Directors are not the only ones to see the changes in the status of K-Movies. Actress Kang Soo-yeon rose to stardom through her roles in Im Kwon-take’s films in the 1980s, and Moon So-ri, Jeon Do-yeon, and Kim Min-hee got the trophy for the best actress at the Venice, the Cannes, and the Berlin Film Festival respectively in the years after 2000. Other actors and actresses also had opportunities to be cast in international projects after appearing in the films by Park Chan-wook, Bong Joon-ho, Lee Chang-dong or Hong Sang-soo. Youn Yuh-jung is another actress who showed the world how excellent Korean actors and actresses were by winning the Best Actress Award at the Academy Awards for her role in Minari. As Korean movies and dramas now come into the spotlight through OTT, Korea’s actors and actress are more recognized internationally than before. However, the ground for such outcome has been set by the actors and actresses who shined at different international film festivals before.

  Such achievements now point what should be the aim of the international film festivals held in Korea. The filmmakers who were introduced in or got support from the Busan International Film Festival, Bucheon International Fantastic Film Festival, or Jeonju International Film Festival in the past are coming back to Korean film market as recognized filmmakers. This phenomenon suggests that ‘K-Movie’ refer to something with more extended meaning. Limiting ‘K-Movie’ to solely Korean-made films reduces the domain of K-Movie. The term ‘K-Movie’ now includes not only the influential power of Korean films on the global film circle but the role Korean movies play as part of the international film world. Therefore, it is important to keep a long-term perspective on various film projects that involve Korea and their results as well as films ‘made in Korea’. Film festivals would be the most adequate platform to extend the domain of K-Movie in that sense. Not under the industry-specific pressure, film festivals can encourage flexible and creative filmmaking. It is an upgraded role of Korea’s international film festivals, which have mostly focused on introducing new movies so far.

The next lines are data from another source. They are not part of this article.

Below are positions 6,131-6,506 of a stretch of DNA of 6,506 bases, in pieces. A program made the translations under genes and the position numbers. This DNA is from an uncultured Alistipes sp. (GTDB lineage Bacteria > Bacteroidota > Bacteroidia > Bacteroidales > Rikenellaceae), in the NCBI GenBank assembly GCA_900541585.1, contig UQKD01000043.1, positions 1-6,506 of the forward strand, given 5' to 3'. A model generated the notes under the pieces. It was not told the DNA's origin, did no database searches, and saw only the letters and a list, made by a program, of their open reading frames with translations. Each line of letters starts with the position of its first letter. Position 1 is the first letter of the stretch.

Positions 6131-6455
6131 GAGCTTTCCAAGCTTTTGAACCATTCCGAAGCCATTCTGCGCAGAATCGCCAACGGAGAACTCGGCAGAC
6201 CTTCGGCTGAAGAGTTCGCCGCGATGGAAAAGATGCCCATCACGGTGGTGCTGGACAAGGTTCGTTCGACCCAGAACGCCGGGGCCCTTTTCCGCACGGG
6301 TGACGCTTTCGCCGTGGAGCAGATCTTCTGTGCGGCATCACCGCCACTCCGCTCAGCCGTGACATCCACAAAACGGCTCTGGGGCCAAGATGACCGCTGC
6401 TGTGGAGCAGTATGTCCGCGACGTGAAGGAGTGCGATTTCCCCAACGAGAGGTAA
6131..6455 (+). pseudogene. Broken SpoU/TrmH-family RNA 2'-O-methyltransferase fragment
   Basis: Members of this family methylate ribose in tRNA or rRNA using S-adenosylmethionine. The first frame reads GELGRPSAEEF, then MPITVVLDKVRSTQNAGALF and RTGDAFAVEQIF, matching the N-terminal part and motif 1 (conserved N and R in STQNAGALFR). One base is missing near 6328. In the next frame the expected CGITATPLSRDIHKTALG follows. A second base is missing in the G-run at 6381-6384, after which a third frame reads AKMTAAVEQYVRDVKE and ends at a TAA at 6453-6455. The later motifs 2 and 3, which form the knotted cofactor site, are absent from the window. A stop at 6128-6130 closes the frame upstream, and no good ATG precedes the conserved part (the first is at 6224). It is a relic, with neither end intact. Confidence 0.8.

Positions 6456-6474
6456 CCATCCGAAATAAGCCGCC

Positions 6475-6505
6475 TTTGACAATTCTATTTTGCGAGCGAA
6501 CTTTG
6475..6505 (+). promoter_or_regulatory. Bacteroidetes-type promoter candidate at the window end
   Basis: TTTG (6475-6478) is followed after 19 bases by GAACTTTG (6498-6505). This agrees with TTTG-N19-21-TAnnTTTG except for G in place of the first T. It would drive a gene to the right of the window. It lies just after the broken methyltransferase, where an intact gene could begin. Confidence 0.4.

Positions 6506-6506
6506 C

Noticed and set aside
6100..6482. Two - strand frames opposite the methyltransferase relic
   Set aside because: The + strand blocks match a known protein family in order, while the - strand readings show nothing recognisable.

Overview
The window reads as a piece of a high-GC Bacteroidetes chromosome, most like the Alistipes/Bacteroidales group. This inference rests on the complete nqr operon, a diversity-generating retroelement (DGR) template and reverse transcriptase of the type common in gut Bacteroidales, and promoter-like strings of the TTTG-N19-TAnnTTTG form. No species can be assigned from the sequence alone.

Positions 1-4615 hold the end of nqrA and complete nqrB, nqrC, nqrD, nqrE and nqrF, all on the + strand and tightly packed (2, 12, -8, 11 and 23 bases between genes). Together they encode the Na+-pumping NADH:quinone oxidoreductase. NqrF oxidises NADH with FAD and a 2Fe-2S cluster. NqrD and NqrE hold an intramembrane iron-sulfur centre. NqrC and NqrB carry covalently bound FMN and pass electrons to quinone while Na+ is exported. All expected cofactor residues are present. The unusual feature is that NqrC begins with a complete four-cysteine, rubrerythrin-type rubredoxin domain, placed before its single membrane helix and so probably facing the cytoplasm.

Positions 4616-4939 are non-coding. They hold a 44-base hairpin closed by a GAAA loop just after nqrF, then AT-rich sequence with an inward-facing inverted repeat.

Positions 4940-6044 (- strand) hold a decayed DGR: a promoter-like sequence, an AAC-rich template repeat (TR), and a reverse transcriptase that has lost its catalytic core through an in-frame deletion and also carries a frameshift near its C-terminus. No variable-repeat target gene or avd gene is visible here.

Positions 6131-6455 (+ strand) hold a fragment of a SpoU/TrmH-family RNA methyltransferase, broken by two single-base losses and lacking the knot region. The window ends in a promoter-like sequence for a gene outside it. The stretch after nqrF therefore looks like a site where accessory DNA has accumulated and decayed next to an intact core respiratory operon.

For such a goal, Korea’s international film festivals have couple of problems to solve. First, they need plans and strategies to help them last. Depending significantly on the subsidies from the local government could put them under political pressure. It means those festivals could be discontinued overnight. To reduce such a risk, there needs to be societal consensus on the cultural influences of film festivals. That is, the public needs to be aware how culturally important it is to support film festivals. Film festivals have been taking place for over 20 years in Korea, but this problem remains to be solved.

  Another problem is related to polices. Korea’s film festivals are currently getting limited financial support, which is provided as government grant in cash only to several film festivals. More active ways are to be adopted. It needs to be highlighted that film festivals have played a significant role in bringing current K-Movies and K-Dramas’ global success. The system should be created to let local governments, businesses, and public institutions work with film festivals held in Korea. It might not be easy to achieve, but our efforts to bring it to reality will help put Korea’s film culture on a more solid base and begin another phase of K-Movie.

Kim Hyung Seok was born in Seoul in 1971. He studied Korean history at Korean University and theater and film at the graduate school of Dongguk University. He had worked for film magazine Screen as a reporter and a chief editor before working as a freelance journalist for 10 years. He is now a programmer for the Pyeongchang International Peace Film Festival.



* 《Cultura》 2022 May(Vol. 95) *